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  7. No wonder they are related to humans since their behaviors are so human like. I also wonder if the male macaques with their babies attract females as well, because based on the article the macaques only attract other males. Also, are their any benefits for the baby macaques through interacting with other adult macaques?

    Posted by Vinh Tran

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  8. This kind of behavior is common in primates, and there are numerous examples of females with babies getting a lot of attention and care (grooming/protection) from both males and females. This article found that males could use them to the same affect with other males whereas beforehand it was only observed to work on females when the males carried them. I’m not sure as to how this behavior was first displayed but the effect is that males who carry a baby were observed to have stronger “ties” to other males during the spring than other males who didn’t carry a baby. In the study this was based on the number of interactions males had with other males that didn’t involve aggression. However, this trend wasn’t all that strong in its linear regression analysis so it doesn’t have that much strength. What did have a nice correlation was that carrying babies did make the males have increased stress hormone levels. Thus we can say that males carrying babies have more stress with more confidence than if we say babies allow for improved relations with other males.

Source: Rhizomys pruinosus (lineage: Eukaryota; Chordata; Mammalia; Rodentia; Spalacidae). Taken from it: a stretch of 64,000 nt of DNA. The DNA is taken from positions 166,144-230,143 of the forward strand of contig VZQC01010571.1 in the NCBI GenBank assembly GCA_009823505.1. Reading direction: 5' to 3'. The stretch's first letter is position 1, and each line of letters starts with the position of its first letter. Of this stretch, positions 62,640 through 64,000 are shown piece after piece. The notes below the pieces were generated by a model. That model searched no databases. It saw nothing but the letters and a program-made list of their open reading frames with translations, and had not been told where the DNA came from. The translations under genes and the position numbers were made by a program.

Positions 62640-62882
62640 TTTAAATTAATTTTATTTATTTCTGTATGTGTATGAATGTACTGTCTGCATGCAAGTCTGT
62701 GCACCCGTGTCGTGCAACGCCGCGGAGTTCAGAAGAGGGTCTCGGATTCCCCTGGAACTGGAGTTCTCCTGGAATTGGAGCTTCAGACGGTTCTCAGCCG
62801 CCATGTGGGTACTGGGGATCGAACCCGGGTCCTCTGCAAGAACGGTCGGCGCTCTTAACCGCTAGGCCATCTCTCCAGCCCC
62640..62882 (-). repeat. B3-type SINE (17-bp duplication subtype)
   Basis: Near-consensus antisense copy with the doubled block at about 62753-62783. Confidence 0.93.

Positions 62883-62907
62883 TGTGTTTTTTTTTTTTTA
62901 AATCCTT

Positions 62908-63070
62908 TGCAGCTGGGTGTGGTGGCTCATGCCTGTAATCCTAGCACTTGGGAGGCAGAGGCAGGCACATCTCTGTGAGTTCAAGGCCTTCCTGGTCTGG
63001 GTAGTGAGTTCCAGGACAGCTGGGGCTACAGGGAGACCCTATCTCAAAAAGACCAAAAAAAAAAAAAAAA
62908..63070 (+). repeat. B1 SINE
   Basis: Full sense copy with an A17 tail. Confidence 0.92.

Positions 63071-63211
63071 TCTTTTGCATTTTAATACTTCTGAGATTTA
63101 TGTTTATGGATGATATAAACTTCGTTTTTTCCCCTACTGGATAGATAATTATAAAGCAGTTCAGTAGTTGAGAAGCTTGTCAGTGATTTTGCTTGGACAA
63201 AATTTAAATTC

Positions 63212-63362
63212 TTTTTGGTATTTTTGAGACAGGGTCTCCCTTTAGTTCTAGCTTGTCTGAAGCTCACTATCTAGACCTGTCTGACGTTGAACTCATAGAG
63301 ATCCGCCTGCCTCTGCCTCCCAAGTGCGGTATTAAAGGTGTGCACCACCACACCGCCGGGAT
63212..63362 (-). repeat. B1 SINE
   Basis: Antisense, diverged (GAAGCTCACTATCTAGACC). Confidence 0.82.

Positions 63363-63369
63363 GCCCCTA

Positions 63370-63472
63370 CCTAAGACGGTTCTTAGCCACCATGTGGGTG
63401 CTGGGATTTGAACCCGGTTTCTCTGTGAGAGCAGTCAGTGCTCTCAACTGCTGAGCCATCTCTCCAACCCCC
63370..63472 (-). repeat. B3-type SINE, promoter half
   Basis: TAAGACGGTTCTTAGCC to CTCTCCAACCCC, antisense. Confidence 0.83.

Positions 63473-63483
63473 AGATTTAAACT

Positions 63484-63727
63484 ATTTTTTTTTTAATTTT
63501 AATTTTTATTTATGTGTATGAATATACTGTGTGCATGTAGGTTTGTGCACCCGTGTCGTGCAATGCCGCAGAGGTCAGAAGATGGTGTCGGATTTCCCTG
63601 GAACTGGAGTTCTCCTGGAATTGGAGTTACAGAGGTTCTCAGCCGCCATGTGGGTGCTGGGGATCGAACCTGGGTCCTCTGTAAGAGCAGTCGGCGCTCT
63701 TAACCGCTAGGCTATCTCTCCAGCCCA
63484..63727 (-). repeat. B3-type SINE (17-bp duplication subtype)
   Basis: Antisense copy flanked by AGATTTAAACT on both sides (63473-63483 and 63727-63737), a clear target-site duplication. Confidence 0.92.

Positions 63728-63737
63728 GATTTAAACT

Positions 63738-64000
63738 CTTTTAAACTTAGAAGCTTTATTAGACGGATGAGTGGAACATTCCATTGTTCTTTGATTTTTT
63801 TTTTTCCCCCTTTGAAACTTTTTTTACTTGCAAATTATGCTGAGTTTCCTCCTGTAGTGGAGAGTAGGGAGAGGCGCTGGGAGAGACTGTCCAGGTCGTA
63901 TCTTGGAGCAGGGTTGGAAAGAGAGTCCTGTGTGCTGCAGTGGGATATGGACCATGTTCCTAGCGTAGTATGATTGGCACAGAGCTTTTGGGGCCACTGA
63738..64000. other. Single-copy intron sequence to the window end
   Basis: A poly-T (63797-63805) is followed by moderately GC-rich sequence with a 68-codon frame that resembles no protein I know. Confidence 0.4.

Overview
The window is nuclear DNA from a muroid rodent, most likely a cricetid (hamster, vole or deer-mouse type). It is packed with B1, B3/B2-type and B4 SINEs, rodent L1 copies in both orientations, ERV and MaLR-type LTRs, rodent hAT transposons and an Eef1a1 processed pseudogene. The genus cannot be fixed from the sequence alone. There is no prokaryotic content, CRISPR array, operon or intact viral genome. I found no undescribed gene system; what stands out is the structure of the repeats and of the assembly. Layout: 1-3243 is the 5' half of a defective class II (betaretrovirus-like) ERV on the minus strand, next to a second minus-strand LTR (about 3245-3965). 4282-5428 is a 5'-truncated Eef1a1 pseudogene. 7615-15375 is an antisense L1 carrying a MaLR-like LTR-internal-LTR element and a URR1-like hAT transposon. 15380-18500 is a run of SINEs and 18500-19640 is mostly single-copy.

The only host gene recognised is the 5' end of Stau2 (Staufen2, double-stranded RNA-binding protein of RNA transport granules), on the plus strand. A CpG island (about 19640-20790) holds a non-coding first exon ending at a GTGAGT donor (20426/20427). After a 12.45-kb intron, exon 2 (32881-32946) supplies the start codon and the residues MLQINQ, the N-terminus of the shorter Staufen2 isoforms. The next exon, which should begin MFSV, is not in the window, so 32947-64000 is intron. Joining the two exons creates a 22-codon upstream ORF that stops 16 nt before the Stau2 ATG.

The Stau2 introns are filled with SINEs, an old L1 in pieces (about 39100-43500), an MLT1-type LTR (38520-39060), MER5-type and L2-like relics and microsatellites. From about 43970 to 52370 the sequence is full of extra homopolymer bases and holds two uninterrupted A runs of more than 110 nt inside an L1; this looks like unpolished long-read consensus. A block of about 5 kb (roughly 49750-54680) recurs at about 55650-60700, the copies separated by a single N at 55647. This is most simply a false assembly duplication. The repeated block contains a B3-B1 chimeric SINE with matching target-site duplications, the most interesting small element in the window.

Posted by Daniel Solomon